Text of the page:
Counterparties: Growth is not enough
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The consensus says that China’s fourth quarter growth will come in at 7.8%, lower than the government’s targets of 8%. But even at a growth rate thatâ€™s more than double Americaâ€™s, the world’s Very Serious People believe this is a precarious moment in China. Both Ian Bremmer and Nouriel Roubini list China as one of their top risks for 2013.
China is in the middle of one of the biggest Keynesian economic experiments in history. Last fall, after spending roughly $580 billion in post-crisis stimulus, China tried to bring its economy back to life with $156 billion more for the kind of roads, bridges and trains that Keynesians love. Itâ€™s also spending $250 billion a year, the NYT writes, to produce â€ścollege graduates in numbers the world has never seen beforeâ€ť.
While China is applying Keynesian solutions to its current problems, however, Tyler Cowen says China’s problem are more of the Hayekian variety. What Hayek called malinvestment — things like disastrously-constructed high-speed rail, bridges to nowhere and ghost towns — seems to be helping Chinaâ€™s political elite to becomeÂ increasingly rich. All that stimulus, the argument goes, could lead to a bubble-ridden, half-finished wasteland.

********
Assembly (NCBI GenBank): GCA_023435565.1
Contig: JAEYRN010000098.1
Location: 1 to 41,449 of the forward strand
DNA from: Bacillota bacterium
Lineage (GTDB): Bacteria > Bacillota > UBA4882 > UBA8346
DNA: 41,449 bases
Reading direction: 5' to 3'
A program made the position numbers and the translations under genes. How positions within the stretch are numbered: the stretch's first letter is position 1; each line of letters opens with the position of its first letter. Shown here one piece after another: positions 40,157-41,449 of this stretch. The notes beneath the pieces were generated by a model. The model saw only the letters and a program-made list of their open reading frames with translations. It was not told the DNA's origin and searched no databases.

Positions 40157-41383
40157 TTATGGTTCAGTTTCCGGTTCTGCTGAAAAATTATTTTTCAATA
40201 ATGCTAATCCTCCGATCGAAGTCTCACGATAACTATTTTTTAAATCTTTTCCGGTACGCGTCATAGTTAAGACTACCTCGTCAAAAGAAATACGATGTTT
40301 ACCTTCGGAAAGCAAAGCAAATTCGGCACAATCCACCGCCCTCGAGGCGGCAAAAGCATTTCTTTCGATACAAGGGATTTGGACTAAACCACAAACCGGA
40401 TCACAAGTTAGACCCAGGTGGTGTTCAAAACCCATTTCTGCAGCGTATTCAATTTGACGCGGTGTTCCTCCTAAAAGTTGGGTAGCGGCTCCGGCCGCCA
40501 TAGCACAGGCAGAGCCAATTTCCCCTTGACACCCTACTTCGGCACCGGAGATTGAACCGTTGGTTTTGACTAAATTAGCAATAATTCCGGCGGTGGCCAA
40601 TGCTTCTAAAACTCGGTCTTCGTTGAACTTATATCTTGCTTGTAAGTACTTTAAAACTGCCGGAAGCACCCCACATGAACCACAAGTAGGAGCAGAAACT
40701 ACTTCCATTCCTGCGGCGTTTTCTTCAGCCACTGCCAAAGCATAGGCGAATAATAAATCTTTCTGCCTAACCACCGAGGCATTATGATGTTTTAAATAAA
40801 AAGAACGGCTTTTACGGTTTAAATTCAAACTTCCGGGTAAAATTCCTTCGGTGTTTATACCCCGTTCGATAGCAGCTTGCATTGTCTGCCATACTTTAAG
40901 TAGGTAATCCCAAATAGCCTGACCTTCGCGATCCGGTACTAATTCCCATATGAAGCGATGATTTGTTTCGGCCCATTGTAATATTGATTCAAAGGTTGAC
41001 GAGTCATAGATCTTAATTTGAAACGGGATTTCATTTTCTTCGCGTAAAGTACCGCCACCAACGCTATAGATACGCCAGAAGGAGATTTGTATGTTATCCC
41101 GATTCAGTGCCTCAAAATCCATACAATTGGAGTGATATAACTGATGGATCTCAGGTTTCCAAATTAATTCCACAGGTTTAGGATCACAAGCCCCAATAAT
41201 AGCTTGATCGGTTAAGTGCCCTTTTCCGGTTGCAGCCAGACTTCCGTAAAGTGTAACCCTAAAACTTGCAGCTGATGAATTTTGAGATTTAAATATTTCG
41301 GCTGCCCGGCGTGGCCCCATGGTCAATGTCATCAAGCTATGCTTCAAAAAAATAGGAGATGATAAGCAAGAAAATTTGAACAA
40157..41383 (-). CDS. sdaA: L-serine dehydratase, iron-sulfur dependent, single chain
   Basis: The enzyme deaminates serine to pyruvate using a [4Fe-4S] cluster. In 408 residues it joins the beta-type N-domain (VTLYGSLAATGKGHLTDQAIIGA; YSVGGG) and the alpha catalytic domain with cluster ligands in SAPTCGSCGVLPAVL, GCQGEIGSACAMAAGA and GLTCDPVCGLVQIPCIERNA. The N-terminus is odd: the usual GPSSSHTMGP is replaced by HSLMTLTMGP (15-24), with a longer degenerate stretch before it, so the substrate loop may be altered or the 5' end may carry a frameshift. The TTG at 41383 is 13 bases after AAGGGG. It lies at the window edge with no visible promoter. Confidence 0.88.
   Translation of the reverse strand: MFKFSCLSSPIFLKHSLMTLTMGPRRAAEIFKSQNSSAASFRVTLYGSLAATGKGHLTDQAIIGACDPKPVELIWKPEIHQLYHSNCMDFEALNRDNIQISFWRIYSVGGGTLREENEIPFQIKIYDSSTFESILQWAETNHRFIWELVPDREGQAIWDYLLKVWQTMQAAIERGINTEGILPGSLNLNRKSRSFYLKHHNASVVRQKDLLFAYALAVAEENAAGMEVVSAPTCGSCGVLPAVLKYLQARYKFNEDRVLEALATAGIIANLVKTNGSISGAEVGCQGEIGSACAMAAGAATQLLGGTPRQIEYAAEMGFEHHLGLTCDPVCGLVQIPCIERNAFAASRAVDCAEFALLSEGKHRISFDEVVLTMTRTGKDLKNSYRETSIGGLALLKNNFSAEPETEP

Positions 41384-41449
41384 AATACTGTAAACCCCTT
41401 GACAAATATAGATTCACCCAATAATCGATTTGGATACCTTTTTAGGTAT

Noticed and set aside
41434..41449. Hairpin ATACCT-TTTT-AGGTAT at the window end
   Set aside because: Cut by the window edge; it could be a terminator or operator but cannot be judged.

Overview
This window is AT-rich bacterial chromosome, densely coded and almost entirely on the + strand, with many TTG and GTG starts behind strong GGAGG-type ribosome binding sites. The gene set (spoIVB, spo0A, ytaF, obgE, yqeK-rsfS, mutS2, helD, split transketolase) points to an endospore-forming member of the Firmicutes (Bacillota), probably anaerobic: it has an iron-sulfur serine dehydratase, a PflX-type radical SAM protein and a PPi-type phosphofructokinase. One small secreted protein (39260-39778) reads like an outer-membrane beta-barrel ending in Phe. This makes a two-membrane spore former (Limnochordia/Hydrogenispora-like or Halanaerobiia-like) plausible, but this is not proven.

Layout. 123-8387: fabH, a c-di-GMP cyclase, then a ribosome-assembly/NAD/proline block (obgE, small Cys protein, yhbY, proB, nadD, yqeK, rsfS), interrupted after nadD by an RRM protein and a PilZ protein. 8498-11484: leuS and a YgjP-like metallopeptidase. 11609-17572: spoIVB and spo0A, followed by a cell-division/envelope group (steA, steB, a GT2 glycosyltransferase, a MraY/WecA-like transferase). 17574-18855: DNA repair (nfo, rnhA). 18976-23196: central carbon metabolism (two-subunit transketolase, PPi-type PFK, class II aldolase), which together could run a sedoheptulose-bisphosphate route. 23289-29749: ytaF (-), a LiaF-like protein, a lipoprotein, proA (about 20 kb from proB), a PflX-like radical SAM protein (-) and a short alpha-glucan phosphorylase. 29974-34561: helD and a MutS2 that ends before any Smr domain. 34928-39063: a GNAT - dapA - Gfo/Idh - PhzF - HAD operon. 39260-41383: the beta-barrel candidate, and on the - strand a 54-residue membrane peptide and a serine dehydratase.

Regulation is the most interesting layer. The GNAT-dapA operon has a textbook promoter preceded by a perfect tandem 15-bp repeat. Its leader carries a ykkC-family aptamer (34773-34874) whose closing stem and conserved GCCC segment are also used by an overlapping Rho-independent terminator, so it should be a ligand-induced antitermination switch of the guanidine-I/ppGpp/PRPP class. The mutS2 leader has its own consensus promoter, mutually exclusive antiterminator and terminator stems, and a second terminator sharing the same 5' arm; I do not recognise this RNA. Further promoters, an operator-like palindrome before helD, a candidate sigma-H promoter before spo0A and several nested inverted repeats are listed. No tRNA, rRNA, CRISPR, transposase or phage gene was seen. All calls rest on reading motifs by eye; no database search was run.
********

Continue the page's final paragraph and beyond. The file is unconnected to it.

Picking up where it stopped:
A few other problems with Chinaâ€™s focus on government-driven growth. Besides the usual inflation worries, China, Nick Edwards writes, has one of “the world’s widest rich-poor gaps”, which threatens the countryâ€™s stability. To Peter Orszag, this is is particularly worrisome: researchers have found that no other country has made â€śthe transition from middle to high income with high levels of inequalityâ€ť. Though thereâ€™s some disagreement on whether Chinaâ€™s income inequality is improving or â€śdangerously highâ€ť, we still donâ€™t have official data, nor will we get it in tomorrowâ€™s promised figures. Chinaâ€™s government hasnâ€™t released official income inequality statistics since 2000. — Ryan McCarthy
On to todayâ€™s links:
We’ve made Too Big to Fail approximately 3 times worse – Andy Haldane
Spending billions of dollars on mortgage settlements fails to boost Bank of America’s earnings – Reuters
Citi spent $1.3 billion on settlements and legal expenses in the fourth quarter - NYT
Things We Are Not Linking ToÂ
Wearing plaid = liberals embracing gun culture. BuzzFeed’sÂ fake trend story